September 25, 2000
Volume XXXIII, No. 34

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Dr. Daniel Dumitru

Photo by Fernando Serna

Dr. Daniel Dumitru checks Dr. Machiel Zwarts for carpal tunnel syndrome.


"I attempt to take a ‘why?’ approach to the understanding of various disease processes. I don’t like to memorize vast amounts of information but rather begin with a few known facts and logically apply them to the question at hand," says Dr. Daniel Dumitru, the residency program director in the Department of Rehabilitation Medicine. "When a true understanding of a particular process is achieved, it becomes rather natural to apply this information to novel patient presentations. To me, this is the basis of self-directed adult education or so-called lifelong learning.

"The most profound impact an educator can have on his or her students is to foster their desire to be lifelong learners," says Dr. Dumitru, a professor and deputy chairman in the Department of Rehabilitation Medicine. "I have tried to accomplish this task with my students by serving as both a role model for adult continuing education and as a mentor."

Dumitru is an educator who hasn’t lost sight of this ultimate goal. He says he applies the Socratic approach to education, an approach in which "well-posed simple questions progress to more complex issues and eventually lead to a better understanding of not only the question posed, but also self-insight by the student," he says. "Therefore, the linking of more complex concepts becomes an enjoyable process because it leads to a ‘way of thinking.’ When the student is asked to recall this information on a test or in a clinical setting, the anxiety associated with sifting through one’s memory for facts is replaced with a logical thought process that may even be applied to novel situations. With practice, new information is gained that is retained far longer and, in the long run, is more useful clinically. This methodology is equally applicable to clinical teaching as well as research."

He believes students appreciate this approach because it provides them a lifelong tool. After all, in today’s world, there’s a constant bombardment of information.

"If we cannot approach this torrent of knowledge with a viable way of making sense of it all, we will no doubt be overwhelmed and hence become less effective," says Dr. Dumitru, who has been selected as one of "The Best Doctors in America" five times. "Our students recognize at a fundamental level that they must succeed in an information-rich environment, and they are thirsting for methods to cope."

Dr. Dumitru enjoys witnessing the understanding on a student’s face after working through a complex patient problem using "the probing question approach." The next most enjoyable aspect of teaching, he says, is seeing the same look of understanding when a student employs this approach to reach a correct diagnosis.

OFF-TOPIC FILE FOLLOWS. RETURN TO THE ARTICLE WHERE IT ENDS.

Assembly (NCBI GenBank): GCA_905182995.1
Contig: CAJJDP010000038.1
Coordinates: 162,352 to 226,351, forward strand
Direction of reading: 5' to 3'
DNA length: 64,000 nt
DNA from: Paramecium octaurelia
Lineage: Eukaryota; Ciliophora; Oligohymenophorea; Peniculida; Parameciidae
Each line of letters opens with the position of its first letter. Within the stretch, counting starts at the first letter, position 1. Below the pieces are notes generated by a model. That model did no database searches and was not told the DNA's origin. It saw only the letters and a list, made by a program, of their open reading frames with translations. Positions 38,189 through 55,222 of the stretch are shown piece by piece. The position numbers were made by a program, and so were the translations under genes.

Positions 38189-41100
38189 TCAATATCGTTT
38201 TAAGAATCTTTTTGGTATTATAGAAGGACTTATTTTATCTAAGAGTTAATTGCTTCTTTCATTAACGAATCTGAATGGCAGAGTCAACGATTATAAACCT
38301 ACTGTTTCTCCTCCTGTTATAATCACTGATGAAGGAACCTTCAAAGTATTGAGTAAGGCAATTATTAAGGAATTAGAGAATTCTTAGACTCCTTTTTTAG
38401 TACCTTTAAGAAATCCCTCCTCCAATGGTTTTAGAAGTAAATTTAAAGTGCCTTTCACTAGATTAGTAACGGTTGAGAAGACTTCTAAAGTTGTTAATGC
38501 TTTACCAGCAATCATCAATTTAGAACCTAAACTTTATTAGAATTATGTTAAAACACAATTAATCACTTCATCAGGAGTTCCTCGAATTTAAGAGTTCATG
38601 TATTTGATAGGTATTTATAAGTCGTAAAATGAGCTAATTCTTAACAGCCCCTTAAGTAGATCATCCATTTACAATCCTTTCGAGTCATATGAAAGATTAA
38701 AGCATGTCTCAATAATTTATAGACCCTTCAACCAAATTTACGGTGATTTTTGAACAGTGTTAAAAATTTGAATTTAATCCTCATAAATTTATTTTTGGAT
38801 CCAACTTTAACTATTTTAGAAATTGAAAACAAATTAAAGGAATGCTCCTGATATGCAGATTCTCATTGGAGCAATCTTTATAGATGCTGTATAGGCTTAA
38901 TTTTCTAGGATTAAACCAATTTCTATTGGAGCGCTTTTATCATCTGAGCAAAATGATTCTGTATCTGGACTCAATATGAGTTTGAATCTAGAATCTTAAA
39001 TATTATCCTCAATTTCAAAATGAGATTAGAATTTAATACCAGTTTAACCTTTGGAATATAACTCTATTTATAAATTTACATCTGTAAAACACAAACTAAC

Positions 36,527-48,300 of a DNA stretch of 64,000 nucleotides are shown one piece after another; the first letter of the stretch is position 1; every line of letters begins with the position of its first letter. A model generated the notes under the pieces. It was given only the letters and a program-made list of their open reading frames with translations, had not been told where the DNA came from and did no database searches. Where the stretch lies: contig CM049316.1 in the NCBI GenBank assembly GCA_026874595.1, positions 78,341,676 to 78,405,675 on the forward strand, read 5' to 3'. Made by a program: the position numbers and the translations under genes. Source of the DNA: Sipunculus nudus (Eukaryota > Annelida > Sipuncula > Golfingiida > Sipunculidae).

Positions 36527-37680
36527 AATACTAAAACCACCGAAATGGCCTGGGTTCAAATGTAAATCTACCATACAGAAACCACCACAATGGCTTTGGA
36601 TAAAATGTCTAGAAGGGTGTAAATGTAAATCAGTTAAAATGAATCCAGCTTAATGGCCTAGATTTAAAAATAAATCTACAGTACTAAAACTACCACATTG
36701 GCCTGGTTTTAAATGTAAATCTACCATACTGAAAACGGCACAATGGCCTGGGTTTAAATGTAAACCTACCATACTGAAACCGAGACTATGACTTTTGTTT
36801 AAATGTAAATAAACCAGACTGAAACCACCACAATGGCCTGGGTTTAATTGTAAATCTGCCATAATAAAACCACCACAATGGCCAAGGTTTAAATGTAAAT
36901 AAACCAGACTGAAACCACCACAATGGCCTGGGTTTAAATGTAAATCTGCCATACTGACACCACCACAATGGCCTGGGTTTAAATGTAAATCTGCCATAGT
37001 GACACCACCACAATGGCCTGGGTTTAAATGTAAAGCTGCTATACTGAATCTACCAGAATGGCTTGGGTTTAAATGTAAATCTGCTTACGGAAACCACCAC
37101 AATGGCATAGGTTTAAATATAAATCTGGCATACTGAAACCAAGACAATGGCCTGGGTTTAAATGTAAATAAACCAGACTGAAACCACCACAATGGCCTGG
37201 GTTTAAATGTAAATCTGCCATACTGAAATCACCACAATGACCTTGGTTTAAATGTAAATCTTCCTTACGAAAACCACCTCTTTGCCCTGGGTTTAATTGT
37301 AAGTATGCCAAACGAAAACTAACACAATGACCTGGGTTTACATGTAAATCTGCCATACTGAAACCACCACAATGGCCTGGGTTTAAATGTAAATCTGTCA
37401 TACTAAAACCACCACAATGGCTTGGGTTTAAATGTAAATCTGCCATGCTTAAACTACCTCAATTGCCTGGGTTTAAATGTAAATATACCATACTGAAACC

"The ‘look’ of not only understanding, but actually knowing, they can do it on their own and that they will succeed can only be appreciated by seeing it," says Dumitru, whose "Textbook of Electrodiagnostic Medicine" was selected as one of the best health science books in 1996. "The best answers often begin with formulating penetrating and appropriate questions that guide one in the proper direction. This process also requires that the student feels free to ask any question, regardless of how basic or simple it may seem. Emphasis is placed on asking the same question multiple times in a slightly different way each time so different facets of the same problem can be considered."

It’s clear his former residents have taken his teachings to heart.

"The opportunity to train with Dr. Dumitru has so tempered me that it is not easy to rest simply at the diagnosis, but to seek better understanding of the root cause of pathology," says Dr. Antoinne C. Able, assistant professor in the Department of Rehabilitation Medicine. "He taught and exemplified the many benefits of ‘responsible, self-directed, adult learning.’ This lesson was beneficial for me and other impressionable resident physicians as we made the transition from medical school students to practitioners of health care."

Through example, Dr. Dumitru challenges "students to strive to achieve their maximum potential by emphasizing the reason we are all working together, i.e. to serve our fellow man. It cannot be forgotten that we are treating a person and not a disease."

— Fernando Serna